A dog’s allegiance is unconditional. We won’t go so far as to anthropomorphize him, and say his love is unconditional – but it is clear his allegiance is indeed that. He comes when he’s called. He walks next to you off-leash. He looks over his shoulder to see that you’re coming as you follow him down a wooded path, and sometimes even waits for you to catch up. He has no agenda other than maintaining his connection to you.

Our attention is often divided. We are here, but not here and, so, our allegiance is also divided. We are married, yet we cheat. We are invested, yet we tell half-truths. We are committed, but the grass is always greener. We speak, but we do not listen. We know, but we do not feel. We are just not there.

A dog’s acceptance never wavers. He takes you as you are, with all of your flaws and imperfections, your idiosyncrasies and your nonsense. He recognizes your basic goodness and revels in you for you, giving himself over to you 100% and never questioning that choice.

All too often we judge. We are more apt to think and re-think than to hold space. We do not trust. We are suspicious. We assume an agenda on the part of others because we ourselves are operating with an agenda. The failure of relationship that we have with ourselves causes a failure of relationship to those around us. We create our own disconnection.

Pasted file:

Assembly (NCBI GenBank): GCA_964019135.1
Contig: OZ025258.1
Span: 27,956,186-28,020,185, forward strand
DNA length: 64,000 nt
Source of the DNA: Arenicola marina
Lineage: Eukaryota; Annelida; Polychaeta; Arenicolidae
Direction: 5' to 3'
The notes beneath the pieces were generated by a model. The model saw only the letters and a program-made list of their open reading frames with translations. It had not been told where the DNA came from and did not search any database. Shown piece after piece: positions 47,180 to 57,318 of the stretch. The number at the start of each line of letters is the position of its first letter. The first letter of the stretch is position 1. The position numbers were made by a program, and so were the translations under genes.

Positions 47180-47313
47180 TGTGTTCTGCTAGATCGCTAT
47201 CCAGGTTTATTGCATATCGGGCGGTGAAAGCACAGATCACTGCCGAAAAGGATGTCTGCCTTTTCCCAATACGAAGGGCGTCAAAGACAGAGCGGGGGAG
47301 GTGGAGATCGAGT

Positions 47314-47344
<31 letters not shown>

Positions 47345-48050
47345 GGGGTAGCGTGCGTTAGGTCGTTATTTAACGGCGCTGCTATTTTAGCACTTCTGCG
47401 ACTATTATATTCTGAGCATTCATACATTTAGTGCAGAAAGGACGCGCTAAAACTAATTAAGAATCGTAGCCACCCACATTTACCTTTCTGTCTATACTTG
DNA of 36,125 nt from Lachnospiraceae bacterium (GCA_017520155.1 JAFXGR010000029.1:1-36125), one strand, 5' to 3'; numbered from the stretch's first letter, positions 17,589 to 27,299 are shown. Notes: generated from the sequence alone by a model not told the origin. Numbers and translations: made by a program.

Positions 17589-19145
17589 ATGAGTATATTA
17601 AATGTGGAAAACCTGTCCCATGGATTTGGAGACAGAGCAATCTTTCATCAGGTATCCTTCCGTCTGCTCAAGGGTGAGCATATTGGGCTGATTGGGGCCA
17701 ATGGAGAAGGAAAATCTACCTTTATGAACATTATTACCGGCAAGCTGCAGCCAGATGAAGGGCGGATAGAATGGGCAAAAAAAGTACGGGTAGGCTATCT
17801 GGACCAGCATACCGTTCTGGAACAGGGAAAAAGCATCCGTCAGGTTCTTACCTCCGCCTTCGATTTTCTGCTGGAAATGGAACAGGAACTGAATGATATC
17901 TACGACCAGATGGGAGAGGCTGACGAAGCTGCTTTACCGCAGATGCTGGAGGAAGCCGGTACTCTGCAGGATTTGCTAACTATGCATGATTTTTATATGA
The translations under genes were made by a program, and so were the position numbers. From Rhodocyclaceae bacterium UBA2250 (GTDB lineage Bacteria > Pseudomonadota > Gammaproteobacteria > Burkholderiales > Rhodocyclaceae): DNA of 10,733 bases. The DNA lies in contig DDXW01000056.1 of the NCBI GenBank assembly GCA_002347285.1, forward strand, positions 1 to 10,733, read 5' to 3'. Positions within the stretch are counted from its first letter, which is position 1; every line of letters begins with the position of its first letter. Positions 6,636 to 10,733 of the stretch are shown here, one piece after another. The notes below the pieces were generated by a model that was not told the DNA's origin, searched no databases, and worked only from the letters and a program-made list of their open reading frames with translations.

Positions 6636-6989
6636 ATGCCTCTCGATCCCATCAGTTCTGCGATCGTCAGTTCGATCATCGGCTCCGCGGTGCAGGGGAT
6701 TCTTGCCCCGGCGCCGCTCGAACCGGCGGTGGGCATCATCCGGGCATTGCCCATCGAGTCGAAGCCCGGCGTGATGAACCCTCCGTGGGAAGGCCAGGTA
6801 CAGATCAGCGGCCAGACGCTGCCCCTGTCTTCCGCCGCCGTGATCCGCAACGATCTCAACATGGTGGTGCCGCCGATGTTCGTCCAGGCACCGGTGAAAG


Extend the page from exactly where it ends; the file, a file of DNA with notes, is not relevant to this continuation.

Presence, unconditionality and acceptance in concert lead us to connection. Setting aside the filters of attachment to past and future, the divided mind and our tendency to judge provide us with a stage for establishing true community and true connection that is based in our own authentic relationship to ourselves.

Love yourself like your dog loves you, and settle into the pure unfettered joy of the sense of community that creates, then take it outside yourself and into the world. Think like a dog.

Posted in Love, Psychology | Tagged: , , , , , , , | Leave a Comment »

Monogamy In Your DNA

Posted by addisethiopia / አዲስ ኢትዮጵያ on October 4, 2008

 

If you are wondering why some people find it so hard to keep monogamy in their relationship, well, they probably don’t have it encoded in their genes.
There has been speculation about the role of the hormone vasopressin in humans ever since we discovered that variations in where receptors for the hormone are expressed makes prairie voles strictly monogamous but meadow voles promiscuous; vasopressin is related to the “cuddle chemical” oxytocin. Now it seems variations in a section of the gene coding for a vasopressin receptor in people help to determine whether men are serial commitment-phobes or devoted husbands.